Sure, electric air purifiers are great, but what about the original air-purifying “devices?” Good old air-purifying houseplants have been taking our carbon dioxide and other pollution and chemicals and turning it into oxygen since, well, the dawn of time. Whether you’re already a houseplant parent or are just getting into the indoor gardening hobby (welcome!), there’s an air-purifying plant perfect for sprucing up your indoor spaces.
Do air-purifying indoor plants really clean the air in your home?
Whether at home or at work (and doubly so if those are the same place), most of us spend the vast majority of our time indoors, so it matters if the air we’re breathing is clean. However, most of us can’t really tell whether our indoor air is clean or not, sans those living with asthma or other breathing conditions, perhaps.
But imagine if you were inside 100% of the time. And floating through oxygen-deprived outer space like, say, an astronaut. Then, clean air would absolutely be on the top of your list.
That’s the precise reason why NASA teamed up with the Associated Landscape Contractors of America in 1989 to research ways to clean the air in space stations. It was already well-known that plants could absorb carbon dioxide and release oxygen through the act of photosynthesis, but the researchers were hoping to find out if they could do even more.
According to NASA’s Clean Air Study, the initial testing of a dozen different potentially air-purifying indoor plants — including the peace lily, Chinese evergreen, bamboo palm, and gerbera daisy — found that certain plants may provide a natural way of removing up to 90% of volatile organic pollutants from our air by pulling them into and trapping them within their own roots and cells. They’re then broken down in the soil or simply stored in the plant.
The only caveat? You’d probably need hundreds of the best air-purifying indoor plants in your home to achieve maximum effectiveness. That may be a welcome challenge for some plant lovers, but it’s probably not ideal for most folks. However, every little bit helps, so having even a few of the best air-purifying plants could still have an impact. (Not to mention they’re more natural and cost-effective than electric air purifiers, too.)
What kinds of chemicals do air-purifying indoor plants take out of the air?
NASA’s initial study pumped benzene, formaldehyde, and trichloroethylene into small spaces with common house plants to see how the plants would be able to combat indoor air pollution and effectively remove these carcinogens — substances that can cause cancer in humans — from the air. While you probably (hopefully?) don’t have a cabinet full of these contaminants ready to spray around your home just for funsies, these volatile organic compounds (or VOCs) can be found within a lot of common household products — far more than you may even realize.
VOCs are man-made chemicals often used in and produced by the manufacture of things like paint, pharmaceuticals, and refrigerants. So you’d encounter these in your home when you’re painting, of course, but they can also be emitted when using cleaning supplies and pesticides. But even stuff like copiers, printers, Wite-Out, permanent markers, nail polish, air fresheners, photographic solutions, and craft materials such as glues and adhesives can emit VOCs, making air-purifying indoor plants a great fit for home offices and art hobby rooms.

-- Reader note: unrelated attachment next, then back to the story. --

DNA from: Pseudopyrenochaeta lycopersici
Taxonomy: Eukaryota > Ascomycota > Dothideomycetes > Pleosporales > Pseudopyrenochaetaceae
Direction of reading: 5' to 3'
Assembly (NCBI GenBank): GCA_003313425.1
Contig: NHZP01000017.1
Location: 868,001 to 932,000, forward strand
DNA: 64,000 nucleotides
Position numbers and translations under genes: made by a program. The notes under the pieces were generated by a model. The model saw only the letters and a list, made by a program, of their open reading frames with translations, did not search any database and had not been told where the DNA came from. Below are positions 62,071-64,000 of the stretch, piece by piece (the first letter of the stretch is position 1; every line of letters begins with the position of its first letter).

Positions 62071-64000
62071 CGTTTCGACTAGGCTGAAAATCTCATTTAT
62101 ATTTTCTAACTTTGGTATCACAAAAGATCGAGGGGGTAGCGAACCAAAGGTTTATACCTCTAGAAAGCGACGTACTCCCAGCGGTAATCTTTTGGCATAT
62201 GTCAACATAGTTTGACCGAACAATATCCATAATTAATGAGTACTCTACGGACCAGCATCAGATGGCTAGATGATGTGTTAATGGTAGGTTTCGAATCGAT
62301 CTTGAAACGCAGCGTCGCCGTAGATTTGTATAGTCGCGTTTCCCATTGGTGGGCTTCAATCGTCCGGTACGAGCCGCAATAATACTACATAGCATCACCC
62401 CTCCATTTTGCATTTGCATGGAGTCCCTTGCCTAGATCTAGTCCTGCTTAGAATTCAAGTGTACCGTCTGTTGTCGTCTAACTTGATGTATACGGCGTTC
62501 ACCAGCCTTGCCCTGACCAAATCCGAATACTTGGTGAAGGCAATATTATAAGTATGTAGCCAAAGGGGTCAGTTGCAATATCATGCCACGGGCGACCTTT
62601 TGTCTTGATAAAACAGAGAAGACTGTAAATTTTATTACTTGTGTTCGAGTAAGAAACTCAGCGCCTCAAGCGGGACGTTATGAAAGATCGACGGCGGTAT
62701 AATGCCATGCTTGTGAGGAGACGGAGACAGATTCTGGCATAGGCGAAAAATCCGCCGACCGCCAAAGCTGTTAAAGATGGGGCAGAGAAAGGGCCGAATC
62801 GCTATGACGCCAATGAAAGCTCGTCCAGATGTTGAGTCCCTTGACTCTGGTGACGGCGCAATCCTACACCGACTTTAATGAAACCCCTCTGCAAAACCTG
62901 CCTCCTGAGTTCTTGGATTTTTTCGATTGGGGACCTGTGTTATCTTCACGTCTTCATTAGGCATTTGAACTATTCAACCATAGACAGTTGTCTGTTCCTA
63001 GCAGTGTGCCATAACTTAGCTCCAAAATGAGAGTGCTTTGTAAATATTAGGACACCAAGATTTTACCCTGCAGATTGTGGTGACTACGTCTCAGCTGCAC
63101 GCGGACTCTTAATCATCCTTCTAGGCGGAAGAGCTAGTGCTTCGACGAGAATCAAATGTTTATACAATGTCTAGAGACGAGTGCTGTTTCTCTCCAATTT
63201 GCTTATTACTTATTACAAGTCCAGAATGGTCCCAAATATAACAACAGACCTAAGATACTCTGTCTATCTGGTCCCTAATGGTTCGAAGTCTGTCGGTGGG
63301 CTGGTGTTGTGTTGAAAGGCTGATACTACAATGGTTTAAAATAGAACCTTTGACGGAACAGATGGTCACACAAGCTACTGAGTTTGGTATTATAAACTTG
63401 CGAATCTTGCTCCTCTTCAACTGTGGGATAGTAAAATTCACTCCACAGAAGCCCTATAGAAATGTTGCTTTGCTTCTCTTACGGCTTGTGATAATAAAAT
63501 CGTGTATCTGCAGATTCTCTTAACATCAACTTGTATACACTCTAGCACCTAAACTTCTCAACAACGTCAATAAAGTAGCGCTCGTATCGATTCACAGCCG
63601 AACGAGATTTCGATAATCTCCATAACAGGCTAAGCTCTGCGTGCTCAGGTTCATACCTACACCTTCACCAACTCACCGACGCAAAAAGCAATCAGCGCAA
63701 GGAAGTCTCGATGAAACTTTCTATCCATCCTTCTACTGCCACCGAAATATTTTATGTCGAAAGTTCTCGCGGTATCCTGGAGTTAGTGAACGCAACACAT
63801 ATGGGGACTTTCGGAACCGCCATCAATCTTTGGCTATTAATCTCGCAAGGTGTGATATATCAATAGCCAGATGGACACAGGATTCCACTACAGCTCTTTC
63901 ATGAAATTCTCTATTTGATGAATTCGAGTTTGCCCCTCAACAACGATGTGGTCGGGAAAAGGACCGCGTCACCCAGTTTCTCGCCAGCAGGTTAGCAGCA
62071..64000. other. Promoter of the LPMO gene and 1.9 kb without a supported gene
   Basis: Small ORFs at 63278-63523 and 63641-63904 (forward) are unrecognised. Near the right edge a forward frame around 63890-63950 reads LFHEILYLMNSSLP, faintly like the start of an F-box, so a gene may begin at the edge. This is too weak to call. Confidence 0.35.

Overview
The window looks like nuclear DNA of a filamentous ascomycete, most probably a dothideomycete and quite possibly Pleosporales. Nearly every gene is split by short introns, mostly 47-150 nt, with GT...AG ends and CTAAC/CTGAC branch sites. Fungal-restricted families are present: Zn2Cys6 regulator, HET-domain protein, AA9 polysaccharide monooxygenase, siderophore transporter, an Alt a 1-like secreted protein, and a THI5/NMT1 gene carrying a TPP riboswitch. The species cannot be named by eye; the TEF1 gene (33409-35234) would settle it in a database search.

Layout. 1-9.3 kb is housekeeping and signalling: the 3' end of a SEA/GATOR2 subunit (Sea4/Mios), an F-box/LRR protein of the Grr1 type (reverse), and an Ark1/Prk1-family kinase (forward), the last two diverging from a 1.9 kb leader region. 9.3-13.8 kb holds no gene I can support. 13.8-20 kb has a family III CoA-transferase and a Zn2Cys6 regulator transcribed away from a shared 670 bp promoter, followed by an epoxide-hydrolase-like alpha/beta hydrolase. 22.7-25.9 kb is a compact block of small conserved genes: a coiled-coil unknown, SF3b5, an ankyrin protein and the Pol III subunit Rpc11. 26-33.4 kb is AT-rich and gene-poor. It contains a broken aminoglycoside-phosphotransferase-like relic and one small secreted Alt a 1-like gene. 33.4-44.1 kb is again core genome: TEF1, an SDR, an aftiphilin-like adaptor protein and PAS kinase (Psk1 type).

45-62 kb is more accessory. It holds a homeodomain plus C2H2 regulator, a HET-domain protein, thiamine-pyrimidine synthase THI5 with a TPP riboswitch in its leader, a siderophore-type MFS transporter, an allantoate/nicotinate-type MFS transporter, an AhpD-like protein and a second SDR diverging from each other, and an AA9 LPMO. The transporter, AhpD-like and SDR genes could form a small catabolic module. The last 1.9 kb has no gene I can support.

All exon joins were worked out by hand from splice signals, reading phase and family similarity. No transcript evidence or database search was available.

Are there other benefits of air-purifying indoor plants?
NASA admits that more research is needed when it comes to plants eliminating or reducing VOCs. But researchers have found that air-purifying indoor plants can also effectively reduce mold, mildew, and bacteria by releasing phytochemicals that suppress them.
The presence of houseplants in our living and working spaces can also be incredibly soothing and stress-relieving — like nature’s little antidepressants. This therapeutic mood-boosting and fatigue-fighting effect can help us feel more productive, and may even enhance concentration and memory. This isn’t because they release anything special into the air, however, but simply because they’re nice to look at and care for.
So, not only do air-purifying plants do the heavy lifting to enhance our indoor air quality and make it better for us to breathe, but they also double as really incredible home decor, too! Beauty and brawn rolled into one? We love to see it.
What are some of the types of indoor plants that clean the air?
The best indoor plants for clean air include the peace lily, spider plant, snake plant, Boston fern, bamboo palm, golden pothos (aka Devil’s Ivy), aloe vera, Chinese evergreen, English ivy, rubber plant, flamingo lily, and money plant — or money trees. Chrysanthemum (aka “mums”) and gerbera daisy are also fantastic indoor plants that clean the air — and they’re quite pretty, to boot — but are more difficult to ship, so you may want to pick them up locally or grow them yourself with seeds.
Gerbera daisies, English ivy, and snake plants, in particular, have larger surface areas that are ideal for sucking the bad stuff out of the air. That said, any of the best air-purifying indoor plants that grow big and tall (or long) and/or have large leaves should be an effective choice to act as a natural air purifier in the home. Snake plants also tend to be really easy to care for — requiring just a little indirect light and water only when its soil is completely dry — so no worries if you haven’t got a green thumb.
With that in mind, we’ve rounded up a selection of the best air-purifying plants you can buy to combat indoor air pollution in your home. Whether your indoor conditions are chock full of direct sunlight and bright spaces or shaded corners and indirect light, you’re sure to find the perfect air-purifying indoor plants among this list of the best indoor plants for clean air.